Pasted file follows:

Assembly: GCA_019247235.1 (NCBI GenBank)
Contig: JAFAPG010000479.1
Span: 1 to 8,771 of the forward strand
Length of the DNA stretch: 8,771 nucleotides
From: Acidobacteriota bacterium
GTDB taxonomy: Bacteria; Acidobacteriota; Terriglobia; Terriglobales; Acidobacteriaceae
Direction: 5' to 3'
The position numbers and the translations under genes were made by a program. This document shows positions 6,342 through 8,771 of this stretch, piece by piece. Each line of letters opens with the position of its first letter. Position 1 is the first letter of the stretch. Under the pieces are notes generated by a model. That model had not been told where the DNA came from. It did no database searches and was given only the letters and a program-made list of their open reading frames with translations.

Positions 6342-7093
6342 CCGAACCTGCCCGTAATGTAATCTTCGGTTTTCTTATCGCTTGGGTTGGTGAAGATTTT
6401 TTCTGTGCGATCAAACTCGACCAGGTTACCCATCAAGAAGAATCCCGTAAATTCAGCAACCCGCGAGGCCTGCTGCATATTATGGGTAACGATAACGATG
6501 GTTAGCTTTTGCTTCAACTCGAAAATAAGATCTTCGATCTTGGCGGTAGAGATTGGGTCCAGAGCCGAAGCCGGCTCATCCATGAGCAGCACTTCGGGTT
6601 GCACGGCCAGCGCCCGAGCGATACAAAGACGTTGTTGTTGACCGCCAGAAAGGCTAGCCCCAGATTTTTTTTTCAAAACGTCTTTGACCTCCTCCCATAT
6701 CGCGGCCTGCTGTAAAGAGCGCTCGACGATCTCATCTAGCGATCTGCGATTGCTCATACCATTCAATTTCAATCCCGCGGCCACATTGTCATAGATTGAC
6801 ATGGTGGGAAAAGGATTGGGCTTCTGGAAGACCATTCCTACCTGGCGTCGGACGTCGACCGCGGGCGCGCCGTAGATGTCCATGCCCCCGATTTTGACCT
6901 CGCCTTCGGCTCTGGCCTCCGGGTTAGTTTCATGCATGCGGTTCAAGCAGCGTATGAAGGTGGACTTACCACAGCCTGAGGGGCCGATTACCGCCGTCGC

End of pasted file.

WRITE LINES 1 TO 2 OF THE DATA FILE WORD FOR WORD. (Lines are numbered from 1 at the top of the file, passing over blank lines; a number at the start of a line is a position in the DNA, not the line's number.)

Assembly: GCA_019247235.1 (NCBI GenBank)
Contig: JAFAPG010000479.1